Breathe easy: Recession likely not ‘in the cards’

NRF 2024: CNBC senior economic reporter Steve Liesman elaborates on the health of the consumer and the retail industry
Fiona Soltes
NRF Contributor

For anyone simply needing to hear that things are going to be OK financially, CNBC senior economics reporter Steve Liesman delivered at NRF 2024: Retail’s Big Show.

“You don’t have to load up on cans of tuna and go into your basement,” Liesman said in a keynote session. “I think the economy is going to grow relatively slowly this year, slower than it’s been, but I don’t think a recession is in the cards. I’m going to give that away right off the bat.”

Liesman elaborated on the idea of “living through the recession that never happened that everybody was sure was coming,” but not before sharing an anecdote from the book, “Against the Gods: The Remarkable Story of Risk,” by Peter L. Bernstein.

NRF 2024: Retail’s Big Show

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He told the tale of Kenneth Arrow, who would later go on to win the Nobel Prize in economics. During World War II, Arrow worked in the weather forecasting department for the U.S. Army. The commanding general decided that a long-range forecasting unit was needed, even though relatively little was known about predicting the weather.

The long-range forecasts were terrible, and Arrow and his cohorts petitioned the commanding general to return to short-term forecasts, so they might actually do some good. They heard back, as the story goes, that there was awareness that the long-range forecasts were useless – but they were still required for planning purposes.

A ‘really extraordinary’ time

“Everybody is super hungry to know what the future is,” Liesman said. “And we do a sometimes-terrible job at forecasting it, as I’m going to show you.”

Liesman ran through a variety of charts showing why many believed recession was probable in this season; it has been a “really extraordinary” time, he said. Inflation has been declining, but growth has been above potential. Consumers — and retailers — “really kept us going,” he said.

“Consumers found a way to maintain their inflation-adjusted level of spending despite prices being higher. It had a lot to do with government assistance. It had a lot to do with wages being higher and, of course, very low unemployment. All of that was part of it.”

But he’s going to have to stop making these charts, he said, because of the “tidal wave” in the middle thanks to COVID-related decline and rebound.

Understanding the wave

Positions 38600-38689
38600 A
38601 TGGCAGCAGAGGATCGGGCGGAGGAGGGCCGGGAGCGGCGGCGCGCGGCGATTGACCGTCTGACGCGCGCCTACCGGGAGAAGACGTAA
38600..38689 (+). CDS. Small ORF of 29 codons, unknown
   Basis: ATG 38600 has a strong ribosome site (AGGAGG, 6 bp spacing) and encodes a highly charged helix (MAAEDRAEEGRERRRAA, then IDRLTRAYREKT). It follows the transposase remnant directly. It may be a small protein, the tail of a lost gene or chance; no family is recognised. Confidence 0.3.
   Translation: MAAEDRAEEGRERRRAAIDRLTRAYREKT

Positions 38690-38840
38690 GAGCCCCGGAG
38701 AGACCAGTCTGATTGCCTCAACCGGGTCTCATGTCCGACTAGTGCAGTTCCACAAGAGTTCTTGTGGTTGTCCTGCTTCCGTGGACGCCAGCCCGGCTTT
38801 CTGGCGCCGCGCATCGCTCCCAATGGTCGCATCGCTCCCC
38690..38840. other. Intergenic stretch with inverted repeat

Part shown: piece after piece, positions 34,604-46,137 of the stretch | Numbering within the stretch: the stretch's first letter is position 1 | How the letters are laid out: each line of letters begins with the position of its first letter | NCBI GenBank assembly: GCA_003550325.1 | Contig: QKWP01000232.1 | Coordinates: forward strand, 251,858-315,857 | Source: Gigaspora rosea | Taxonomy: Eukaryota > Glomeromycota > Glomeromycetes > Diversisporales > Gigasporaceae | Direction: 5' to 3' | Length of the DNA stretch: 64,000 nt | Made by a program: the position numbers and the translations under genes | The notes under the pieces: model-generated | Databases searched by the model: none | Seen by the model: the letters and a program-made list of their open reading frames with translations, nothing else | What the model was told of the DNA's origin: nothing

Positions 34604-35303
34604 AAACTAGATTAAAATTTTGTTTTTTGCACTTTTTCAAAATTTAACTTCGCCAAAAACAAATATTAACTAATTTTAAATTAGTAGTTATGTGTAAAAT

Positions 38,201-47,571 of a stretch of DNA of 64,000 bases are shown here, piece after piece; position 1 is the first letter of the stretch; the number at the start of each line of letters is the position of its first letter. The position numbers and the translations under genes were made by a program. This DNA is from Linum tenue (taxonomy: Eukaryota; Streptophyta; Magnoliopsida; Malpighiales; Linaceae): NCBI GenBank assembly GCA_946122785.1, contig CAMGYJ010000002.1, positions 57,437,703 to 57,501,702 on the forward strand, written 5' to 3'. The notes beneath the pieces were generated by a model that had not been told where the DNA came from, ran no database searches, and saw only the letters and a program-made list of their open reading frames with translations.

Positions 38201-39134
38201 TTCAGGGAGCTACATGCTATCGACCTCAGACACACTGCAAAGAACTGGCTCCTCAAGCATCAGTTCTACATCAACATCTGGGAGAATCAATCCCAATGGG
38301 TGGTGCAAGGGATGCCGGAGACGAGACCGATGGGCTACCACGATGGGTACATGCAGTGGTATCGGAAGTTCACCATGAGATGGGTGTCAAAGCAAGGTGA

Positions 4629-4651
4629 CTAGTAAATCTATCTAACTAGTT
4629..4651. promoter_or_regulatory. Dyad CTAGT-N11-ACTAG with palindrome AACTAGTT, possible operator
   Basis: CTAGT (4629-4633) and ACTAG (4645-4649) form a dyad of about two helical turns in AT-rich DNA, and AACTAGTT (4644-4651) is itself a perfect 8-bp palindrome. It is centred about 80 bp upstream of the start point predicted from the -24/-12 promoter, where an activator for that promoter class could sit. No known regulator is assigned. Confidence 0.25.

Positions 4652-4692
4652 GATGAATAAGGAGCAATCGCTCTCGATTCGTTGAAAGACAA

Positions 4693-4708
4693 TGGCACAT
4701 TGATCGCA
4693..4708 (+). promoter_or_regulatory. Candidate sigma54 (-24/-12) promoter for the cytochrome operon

It’s essential to understand that tidal wave to understand the economy. Liesman likened it to visiting an island that had just been through a hurricane, and trying to understand why all the trees are down, houses are wrecked, and new houses are being built, without knowing there was a storm.

He talked about the double-digit inflation of decades past. “You cannot understand the Federal Reserve, and what motivates them today, without looking at that chart,” he said. There was inflation, the Fed eased back on interest rates, then there was an oil embargo and inflation came back.

There’s another more recent “peak” on that chart, “and the reason the Fed may or may not be cutting interest rates in the next several months is because they’re deathly afraid of peak number two.” When the Fed hikes interest rates, recession follows.

“That was part of the reason why economists on the street were pretty darn sure we were going to have a recession this year, because it happens all the time.” The expectation this year, however, is that interest rates are going to come down, certainly on a short-term basis.

The impact on labor

Liesman touched on jobs, gains in the advancement of productivity, and unemployment. The unemployment rate has not responded to the rising interest rates, as it historically does. “It may yet happen,” he said. “But there are reasons to think it might not.”

The pandemic complicated the picture with a decline in the labor force thanks to accelerated retirements, deaths and other reasons. It’s been coming back, but not to where it was previously. The lack of labor brings concerns about the possibility of “labor hoarding,” where companies will hold on to workers beyond their need for those workers, potentially bringing a faster rise in the unemployment rate if there is a slowdown.

Liesman also touted the CNBC/NRF Retail Monitor, powered by Affinity Solutions. It leverages anonymized data from more than 140 million credit and debit cards, tracking close to 9 billion transactions to measure monthly and annual changes in U.S. retail sales. More data means better forecasting, and the insights are available to NRF members through the website.

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